In August of 2018 stock prices for Bayer, the company that now owns Monsanto, took a nosedive after a California judge awarded defendant DeWayne Johnson $289 million in damages.
From 2012 to 2015 Johnson was a school groundskeeper for the Benicia unified school district in California where he regularly applied Monsanto’s herbicide Roundup (glyphosate) to the property. In 2014 he was diagnosed with non-Hodgkin lymphoma (NHL), and claimed that Monsanto knowingly hid the carcinogenic effects of the product from consumers. The defendant’s law firm noted Monsanto’s actions had amounted fraud and malice.
PC emailed me at 6:20 PM Friday, August 10th, the verdict rendered by the jury in the 8-week trial whereby “the jury found unanimously that Monsanto’s glyphosate-based Roundup weed killer caused Mr. Johnson to develop NHL, and that Monsanto failed to warn of this severe health hazard. Importantly, the jury also found that Monsanto acted with malice, oppression or fraud and should be punished for its conduct.” [Source]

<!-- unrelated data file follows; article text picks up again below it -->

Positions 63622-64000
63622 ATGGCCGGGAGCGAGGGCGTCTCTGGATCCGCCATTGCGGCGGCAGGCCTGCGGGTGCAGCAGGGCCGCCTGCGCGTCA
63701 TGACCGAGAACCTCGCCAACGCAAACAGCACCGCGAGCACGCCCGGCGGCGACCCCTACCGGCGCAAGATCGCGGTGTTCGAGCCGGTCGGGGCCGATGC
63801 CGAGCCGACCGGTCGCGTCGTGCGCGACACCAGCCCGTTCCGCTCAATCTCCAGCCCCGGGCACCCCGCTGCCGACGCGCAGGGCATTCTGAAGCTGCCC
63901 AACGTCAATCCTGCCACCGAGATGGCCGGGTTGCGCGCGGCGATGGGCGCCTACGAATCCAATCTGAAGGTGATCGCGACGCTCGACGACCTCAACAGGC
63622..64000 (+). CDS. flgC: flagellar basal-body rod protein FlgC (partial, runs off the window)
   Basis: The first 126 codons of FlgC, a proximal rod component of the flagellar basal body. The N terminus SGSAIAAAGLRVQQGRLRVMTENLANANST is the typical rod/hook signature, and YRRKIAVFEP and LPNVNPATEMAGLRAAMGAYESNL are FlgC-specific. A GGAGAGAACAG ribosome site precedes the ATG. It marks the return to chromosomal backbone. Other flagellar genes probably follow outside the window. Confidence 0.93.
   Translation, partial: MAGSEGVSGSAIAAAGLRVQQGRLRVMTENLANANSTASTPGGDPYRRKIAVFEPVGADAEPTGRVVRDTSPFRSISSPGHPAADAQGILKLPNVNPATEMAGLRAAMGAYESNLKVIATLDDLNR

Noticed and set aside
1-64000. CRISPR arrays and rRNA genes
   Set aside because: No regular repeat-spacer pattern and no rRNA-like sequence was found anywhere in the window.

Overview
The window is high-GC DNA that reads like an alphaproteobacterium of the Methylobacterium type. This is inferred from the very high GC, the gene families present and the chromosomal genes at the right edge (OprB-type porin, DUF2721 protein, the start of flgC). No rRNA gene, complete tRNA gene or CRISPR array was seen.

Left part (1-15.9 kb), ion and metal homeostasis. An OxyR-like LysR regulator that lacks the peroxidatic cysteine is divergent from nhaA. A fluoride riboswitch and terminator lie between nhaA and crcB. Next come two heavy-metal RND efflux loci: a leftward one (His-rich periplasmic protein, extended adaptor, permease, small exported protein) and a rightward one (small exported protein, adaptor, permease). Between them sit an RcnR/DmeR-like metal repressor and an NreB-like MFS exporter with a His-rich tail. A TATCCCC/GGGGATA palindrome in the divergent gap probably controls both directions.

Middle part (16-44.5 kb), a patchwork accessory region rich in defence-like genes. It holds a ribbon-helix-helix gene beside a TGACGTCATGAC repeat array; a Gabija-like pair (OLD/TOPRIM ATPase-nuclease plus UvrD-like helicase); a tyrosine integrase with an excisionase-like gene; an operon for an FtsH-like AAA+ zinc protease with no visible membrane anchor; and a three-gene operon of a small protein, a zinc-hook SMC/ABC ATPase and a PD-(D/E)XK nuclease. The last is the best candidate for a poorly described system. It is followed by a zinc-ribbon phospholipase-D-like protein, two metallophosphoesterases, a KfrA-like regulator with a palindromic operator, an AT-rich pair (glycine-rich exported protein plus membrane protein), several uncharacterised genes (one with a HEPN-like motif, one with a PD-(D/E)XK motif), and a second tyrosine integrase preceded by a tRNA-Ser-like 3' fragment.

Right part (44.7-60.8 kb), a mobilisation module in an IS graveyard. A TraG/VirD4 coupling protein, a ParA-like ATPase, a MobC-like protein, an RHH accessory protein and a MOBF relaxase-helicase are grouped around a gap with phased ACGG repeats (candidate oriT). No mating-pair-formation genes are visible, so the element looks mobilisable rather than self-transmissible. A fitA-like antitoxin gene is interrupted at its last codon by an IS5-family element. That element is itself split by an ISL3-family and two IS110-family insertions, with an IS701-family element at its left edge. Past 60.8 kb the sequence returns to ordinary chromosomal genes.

After the verdict, analysts estimated that Bayer was facing a potential $800 billion in settlements for thousands of other similar cases pending against Monsanto. Since then, Bayer’s stock has continued to fall significantly.
In October another California court cut the $289 million penalty to $78 million, but a precedent had already been set, and now lawyers around the country are gearing up for massive class action lawsuits against Bayer.
A google search for ‘lawsuits against Monsanto, or something similar yields rather interesting results, with the top returns being advertisements from law firms or organizations set up to capitalize on the coming tidal wave of profits to be made from suing Bayer.
In this one, the top five results are ads generating leads for law firms, pointing out just how competitive this emerging opportunity is becoming.
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